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Clinical Attachments for IMG Doctors

Clinical attachments in the UK are a great way for IMG (International Medical Graduates) doctors to understand what it is like to work for the NHS. These are safe environments where you will have no clinical responsibilities, allowing you to develop understanding and exposure to UK medical practice and understand what it is like to be a healthcare professional. During this form of NHS work experience, you will be able to observe and (to an extent) participate in the duties of an NHS healthcare professional, under the supervision of a supervising consultant such as a doctor. 

Many IMG doctors participate in a clinical attachment programme just before or after they have passed their PLAB 2 exam. By this point many IMGs have already paid to come to the UK for the exam and find it cost efficient to complete an attachment in order to gain a practical experience of the NHS at the same time.

If you already have a clinical attachment, read about how to make the most from it here.

 

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What is a clinical attachment?

A clinical attachment is a supervised placement – usually in a Hospital – where an IMG doctor has no clinical responsibility, but would be expected to complete tasks similar to a UK medical student. Sometimes clinical attachments can also be known as ‘observerships’, as they are a great opportunity for you to observe working in a speciality.

These are especially popular with IMGs who are already in the UK to take their medical exams, as they are granted accessibility to the NHS during this period. This experience is not essential, but it is very beneficial for people who are looking to become doctors in the NHS once they complete their medical education.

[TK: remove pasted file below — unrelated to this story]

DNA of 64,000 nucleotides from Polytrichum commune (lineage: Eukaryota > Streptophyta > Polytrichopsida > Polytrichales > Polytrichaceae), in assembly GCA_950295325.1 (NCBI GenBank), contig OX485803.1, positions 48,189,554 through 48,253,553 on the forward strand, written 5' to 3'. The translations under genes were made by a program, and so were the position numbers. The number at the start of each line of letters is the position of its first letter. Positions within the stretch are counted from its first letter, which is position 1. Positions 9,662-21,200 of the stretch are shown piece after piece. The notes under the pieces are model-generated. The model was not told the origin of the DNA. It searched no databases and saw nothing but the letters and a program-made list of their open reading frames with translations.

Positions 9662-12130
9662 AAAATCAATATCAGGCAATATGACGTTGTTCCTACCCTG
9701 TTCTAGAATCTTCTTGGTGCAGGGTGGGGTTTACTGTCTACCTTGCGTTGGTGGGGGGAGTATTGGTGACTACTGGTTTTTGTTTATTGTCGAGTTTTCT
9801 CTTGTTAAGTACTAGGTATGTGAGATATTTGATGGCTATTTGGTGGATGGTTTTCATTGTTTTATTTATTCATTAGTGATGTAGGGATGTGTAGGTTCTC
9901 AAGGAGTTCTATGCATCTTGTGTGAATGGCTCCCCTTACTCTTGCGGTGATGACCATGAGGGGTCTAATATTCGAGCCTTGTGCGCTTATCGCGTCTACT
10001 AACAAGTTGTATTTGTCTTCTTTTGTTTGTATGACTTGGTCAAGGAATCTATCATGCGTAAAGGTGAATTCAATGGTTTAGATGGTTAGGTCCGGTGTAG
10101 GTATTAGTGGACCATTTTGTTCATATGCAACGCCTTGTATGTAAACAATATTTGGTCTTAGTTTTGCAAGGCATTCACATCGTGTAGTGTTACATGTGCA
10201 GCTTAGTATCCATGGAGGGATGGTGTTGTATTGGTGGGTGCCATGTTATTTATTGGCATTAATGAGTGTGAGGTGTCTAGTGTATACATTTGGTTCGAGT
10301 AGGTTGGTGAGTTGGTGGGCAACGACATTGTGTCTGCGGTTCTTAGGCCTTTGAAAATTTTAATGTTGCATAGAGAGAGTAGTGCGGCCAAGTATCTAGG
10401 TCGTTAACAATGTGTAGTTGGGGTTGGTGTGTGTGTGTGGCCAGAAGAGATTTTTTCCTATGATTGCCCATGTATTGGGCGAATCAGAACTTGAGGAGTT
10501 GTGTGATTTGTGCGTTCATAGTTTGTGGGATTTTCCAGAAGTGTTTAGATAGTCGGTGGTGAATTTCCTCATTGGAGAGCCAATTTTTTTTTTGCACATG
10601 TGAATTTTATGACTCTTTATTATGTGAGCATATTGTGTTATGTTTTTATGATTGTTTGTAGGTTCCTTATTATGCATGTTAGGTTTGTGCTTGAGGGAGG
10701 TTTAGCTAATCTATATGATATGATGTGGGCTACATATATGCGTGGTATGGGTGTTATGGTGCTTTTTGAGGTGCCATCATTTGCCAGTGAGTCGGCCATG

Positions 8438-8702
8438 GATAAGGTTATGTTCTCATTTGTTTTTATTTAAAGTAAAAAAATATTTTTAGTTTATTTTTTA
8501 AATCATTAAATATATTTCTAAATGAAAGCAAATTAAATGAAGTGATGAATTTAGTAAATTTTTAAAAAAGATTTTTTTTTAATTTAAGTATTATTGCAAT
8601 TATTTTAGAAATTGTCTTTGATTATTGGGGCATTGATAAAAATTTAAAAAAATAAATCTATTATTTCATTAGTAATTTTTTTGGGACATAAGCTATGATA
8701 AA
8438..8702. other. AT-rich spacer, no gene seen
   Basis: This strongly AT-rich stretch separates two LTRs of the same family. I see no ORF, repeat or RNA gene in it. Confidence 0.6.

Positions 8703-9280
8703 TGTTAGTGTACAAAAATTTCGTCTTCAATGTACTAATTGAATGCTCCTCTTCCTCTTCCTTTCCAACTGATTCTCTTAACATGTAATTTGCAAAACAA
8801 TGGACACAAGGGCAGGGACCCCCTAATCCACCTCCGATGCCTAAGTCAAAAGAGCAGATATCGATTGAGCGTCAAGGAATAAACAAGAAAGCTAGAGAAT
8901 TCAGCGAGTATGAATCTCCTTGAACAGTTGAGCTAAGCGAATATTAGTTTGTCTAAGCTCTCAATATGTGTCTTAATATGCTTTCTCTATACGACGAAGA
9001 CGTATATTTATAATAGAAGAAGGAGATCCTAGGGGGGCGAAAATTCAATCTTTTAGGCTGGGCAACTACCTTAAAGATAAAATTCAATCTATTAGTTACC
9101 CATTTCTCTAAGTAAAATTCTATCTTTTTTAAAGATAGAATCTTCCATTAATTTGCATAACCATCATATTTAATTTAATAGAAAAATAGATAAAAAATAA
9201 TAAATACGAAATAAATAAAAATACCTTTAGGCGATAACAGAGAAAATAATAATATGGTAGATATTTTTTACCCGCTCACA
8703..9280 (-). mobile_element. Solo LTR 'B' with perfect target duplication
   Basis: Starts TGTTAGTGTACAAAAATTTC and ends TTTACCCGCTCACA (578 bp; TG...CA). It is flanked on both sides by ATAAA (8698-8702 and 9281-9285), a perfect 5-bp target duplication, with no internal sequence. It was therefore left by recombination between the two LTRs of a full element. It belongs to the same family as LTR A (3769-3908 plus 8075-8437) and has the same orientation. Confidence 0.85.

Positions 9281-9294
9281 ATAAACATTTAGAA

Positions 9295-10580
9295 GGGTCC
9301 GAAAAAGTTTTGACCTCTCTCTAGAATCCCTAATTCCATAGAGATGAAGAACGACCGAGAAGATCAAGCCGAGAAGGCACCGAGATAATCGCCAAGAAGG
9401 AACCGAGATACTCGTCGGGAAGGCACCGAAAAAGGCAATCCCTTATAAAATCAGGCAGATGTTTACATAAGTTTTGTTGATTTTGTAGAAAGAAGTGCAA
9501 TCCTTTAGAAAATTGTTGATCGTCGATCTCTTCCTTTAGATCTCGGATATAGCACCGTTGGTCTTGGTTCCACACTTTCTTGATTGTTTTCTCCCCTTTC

During this form of work experience you may participate in:

  • history taking (under supervision)
  • observing surgeries or outpatient clinics
  • performing basic physical examinations (but no intimate examination) under direct supervision

These attachments are unpaid and usually last between 4 to 6 weeks.

Hospitals will normally ask you to pay a fee for a clinical attachment – usually in the region of £400-500. This is to cover the costs for the administrative work they need to complete in order for you to participate in the attachment.

Am I eligible for a clinical attachment?

The criteria for eligibility can vary for each clinical attachment, so please check with the hospital before applying. Usually hospitals will ask for:

  • A DBS (disclosure barring service) check – this is to check for any criminal convictions or offences
  • Proof of identity e.g. passport
  • Appropriate references from your referees
  • IELTS or OET certificate (to check your English language abilities)
  • Occupational Health clearance
  • Attendance at the trust induction before starting

UK clinical attachments are popular with international medical graduates and postgraduates as well as qualified international doctors who want to gain some hands-on NHS work experience. 

How do I find a clinical attachment?

The most common way to find a clinical attachment in the NHS is to simply search the internet for ‘trusts running clinical attachments!’. Alternatively, you may already know a friend or relative working in the NHS who may help you apply for a clinical attachment, if their trust runs these placements.